I'm talking about this like this: when I was 12 years old, I decided I wanted to play basketball on my church's team for girls. I was short, I wasn't terribly interested in basketball for its own sake, and I wasn't any good at it, at all, and I knew it. But I wanted to play, so I did. If anyone laughed at me for my terrible skills, I don't remember it.
I recall that for most of my growing up years, I wore hand-me-downs. Not from an older sister, mind you, because I didn't have one, but from my two older brothers. If my shirts weren't hand-me-downs, they were freebies from events or races or school functions. As for pants, well, it's bad enough wearing twice-trashed boys' jeans. It's worse having to wear them with patches on the knees, and not the cute flower or heart kind, either - the plain, off-shade of blue, heavy, functional kind.
But you know what? I don't remember feeling bad about any of my clothes. I only complain now, looking back, foisting the opinions and feelings of my current self on the younger version of me.
Perhaps the greatest evidence that I was once much more insouciantly at home in my own skin is a fake commercial I made with my younger sister, advertising a made-up product called Fartsy Barbie. Remember this from a Flashback Friday a while back? I watch that video and it's like watching a stranger. Where did I get that enthusiasm, that complete lack of guile and shame, that confidence and sense that if people didn't like me, it was their fault, not mine?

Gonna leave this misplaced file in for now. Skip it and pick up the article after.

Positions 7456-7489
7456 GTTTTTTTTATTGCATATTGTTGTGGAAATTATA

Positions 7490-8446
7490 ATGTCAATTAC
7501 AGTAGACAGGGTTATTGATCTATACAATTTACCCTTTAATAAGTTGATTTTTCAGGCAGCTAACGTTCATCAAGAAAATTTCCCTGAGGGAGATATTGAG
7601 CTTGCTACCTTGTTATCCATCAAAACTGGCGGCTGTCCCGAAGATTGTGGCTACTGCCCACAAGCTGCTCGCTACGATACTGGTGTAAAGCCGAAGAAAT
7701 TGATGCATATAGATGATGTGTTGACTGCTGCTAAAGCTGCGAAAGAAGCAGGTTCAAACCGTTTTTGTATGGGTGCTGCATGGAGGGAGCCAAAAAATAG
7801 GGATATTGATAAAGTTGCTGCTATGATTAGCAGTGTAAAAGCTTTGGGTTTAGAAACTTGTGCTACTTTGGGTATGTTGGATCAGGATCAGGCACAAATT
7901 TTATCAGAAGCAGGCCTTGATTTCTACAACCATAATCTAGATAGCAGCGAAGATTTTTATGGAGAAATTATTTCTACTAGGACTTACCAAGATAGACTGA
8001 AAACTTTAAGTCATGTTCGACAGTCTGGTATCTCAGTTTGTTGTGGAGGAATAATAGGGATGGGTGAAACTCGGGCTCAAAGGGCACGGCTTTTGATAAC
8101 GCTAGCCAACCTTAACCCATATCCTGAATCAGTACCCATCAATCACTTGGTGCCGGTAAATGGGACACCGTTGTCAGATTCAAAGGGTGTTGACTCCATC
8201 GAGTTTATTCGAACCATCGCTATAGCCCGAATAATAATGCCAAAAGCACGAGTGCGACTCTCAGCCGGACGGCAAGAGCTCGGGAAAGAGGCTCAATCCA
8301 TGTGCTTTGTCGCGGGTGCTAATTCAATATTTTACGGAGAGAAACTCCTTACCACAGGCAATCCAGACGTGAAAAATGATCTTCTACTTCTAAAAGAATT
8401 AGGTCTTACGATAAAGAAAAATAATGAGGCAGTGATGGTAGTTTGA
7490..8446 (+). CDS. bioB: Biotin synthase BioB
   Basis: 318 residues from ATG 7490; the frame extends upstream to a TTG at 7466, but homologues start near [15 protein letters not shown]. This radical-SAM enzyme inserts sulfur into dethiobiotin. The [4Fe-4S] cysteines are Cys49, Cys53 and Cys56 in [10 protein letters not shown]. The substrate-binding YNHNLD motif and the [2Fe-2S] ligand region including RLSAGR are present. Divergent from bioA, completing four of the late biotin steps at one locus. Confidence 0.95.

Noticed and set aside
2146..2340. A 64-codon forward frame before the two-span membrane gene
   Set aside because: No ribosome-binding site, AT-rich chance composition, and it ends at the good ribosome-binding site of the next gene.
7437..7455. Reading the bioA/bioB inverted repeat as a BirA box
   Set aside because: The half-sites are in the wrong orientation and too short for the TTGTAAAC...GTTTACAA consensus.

And where did it go?
I can't figure out if the great dividing line was starting high school, or being 14, or somewhere in between, but at some point, I finally hit whatever wall there is that rendered making a Fartsy Barbie commercial something I just. didn't. do. And I couldn't wear my brothers' jeans anymore, and not those oversized t-shirts either. And I wouldn't join any sports team just for fun. Oh no. I had to have a reasonable expectation of being mildly to moderately good at said sport. No more basketball for me.
It wasn't that those rules had never existed. Of course they existed. But they had always been for other people, not me. All of a sudden, though, I was excruciatingly aware of what was and wasn't done, and if a part of myself didn't fit in, that part of myself had to be suppressed or let go.
Just as I'm not sure when I lost my sense of self, I'm not entirely sure when I gained it back. My freshman year of college, maybe? I had singularly amazing roommates who seemed pretty dang comfortable with themselves, embarrassing imperfections and all. Or, if they did have sides of themselves that they generally kept hidden from view, in months and months of living together it eventually came out that in our unrestrained moments, we were all more alike in our nerdiness than unalike.
Of course, I don't actually think I've ever gained my sense of self entirely back. I'm still embarrassed for myself every time I watch that Fartsy Barbie video, after all. But I'd like to think I care less these days about what others think of me, at least when it comes the attitudes and behaviors that make me, me.
Still, I wish I had the absolute bravery of my 0- to 13-year-old self to go and do whatever I wished to, with no regard for trifles such as acceptable social norms or my inadequate abilities. And I hope I can instill a sense of perfect confidence in my own daughters that will be strong enough to withstand the havoc of adolescence, however far away that remains.